Asteroids that share a planet’s orbit: the first retrograde co-orbital asteroid

Paul Wiegert (University of Western Ontario) // March 1, 2018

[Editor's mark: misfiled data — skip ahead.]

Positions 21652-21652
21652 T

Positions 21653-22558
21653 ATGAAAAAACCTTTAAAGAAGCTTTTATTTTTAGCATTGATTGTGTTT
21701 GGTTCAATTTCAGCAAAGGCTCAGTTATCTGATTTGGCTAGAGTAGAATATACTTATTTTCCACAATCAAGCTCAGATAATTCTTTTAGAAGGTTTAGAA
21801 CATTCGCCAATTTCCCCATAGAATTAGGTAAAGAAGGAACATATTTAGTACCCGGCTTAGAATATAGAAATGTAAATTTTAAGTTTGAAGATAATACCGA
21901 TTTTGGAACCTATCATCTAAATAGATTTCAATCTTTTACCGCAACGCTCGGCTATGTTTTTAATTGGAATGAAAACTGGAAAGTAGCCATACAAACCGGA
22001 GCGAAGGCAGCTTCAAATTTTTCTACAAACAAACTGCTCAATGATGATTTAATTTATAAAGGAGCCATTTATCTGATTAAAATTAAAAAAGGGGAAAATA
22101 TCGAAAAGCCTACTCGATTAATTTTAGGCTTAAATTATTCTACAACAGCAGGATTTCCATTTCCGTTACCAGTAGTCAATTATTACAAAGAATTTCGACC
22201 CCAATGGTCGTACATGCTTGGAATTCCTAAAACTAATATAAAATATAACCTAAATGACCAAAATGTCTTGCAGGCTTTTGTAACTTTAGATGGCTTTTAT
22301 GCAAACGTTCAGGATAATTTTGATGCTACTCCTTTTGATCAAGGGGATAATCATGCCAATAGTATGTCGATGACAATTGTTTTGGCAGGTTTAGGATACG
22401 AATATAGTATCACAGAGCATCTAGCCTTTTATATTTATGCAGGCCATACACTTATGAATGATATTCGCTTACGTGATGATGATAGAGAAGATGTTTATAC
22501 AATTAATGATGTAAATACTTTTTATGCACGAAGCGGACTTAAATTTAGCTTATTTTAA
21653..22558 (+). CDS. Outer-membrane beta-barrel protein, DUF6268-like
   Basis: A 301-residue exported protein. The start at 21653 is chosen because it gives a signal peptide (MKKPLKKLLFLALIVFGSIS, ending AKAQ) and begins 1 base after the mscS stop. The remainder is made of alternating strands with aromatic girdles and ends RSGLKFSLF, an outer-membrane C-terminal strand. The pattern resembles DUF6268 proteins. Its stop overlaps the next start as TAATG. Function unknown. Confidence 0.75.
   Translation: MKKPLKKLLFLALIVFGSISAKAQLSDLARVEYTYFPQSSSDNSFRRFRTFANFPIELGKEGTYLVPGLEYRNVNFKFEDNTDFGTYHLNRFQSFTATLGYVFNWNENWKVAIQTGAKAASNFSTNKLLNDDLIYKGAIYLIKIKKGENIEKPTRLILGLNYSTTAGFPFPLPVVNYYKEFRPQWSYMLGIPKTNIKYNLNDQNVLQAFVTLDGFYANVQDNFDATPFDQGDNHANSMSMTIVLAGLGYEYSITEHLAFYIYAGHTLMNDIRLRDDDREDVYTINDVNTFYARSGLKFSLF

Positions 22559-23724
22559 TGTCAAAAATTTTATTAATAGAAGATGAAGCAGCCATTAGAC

Abstract: There are about 6000 asteroids which share Jupiter’s orbit around the Sun. Called the “Trojan asteroids”, they co-exist easily with this giant planet because they travel in the same direction as it, and remain roughly 60 degrees ahead of or behind it in its orbit. An as-yet-unnamed asteroid designated 2015 BZ509 is traveling in the opposite direction to Jupiter (and to all the planets in fact, as well as 99.99% of the other asteroids in our Solar System: a state referred to as “retrograde” motion) but is also safely sharing Jupiter’s orbital space. Asteroid 2015 BZ509 is trapped in a state dynamically analogous to that of the prograde Trojans. We will discuss the motion of this curious asteroid – listed #47 in Discover magazine’s Top 100 science stories of 2017 – and the other co-orbital bodies of our Solar System, examples which are now known for all planets except Mercury and Saturn.

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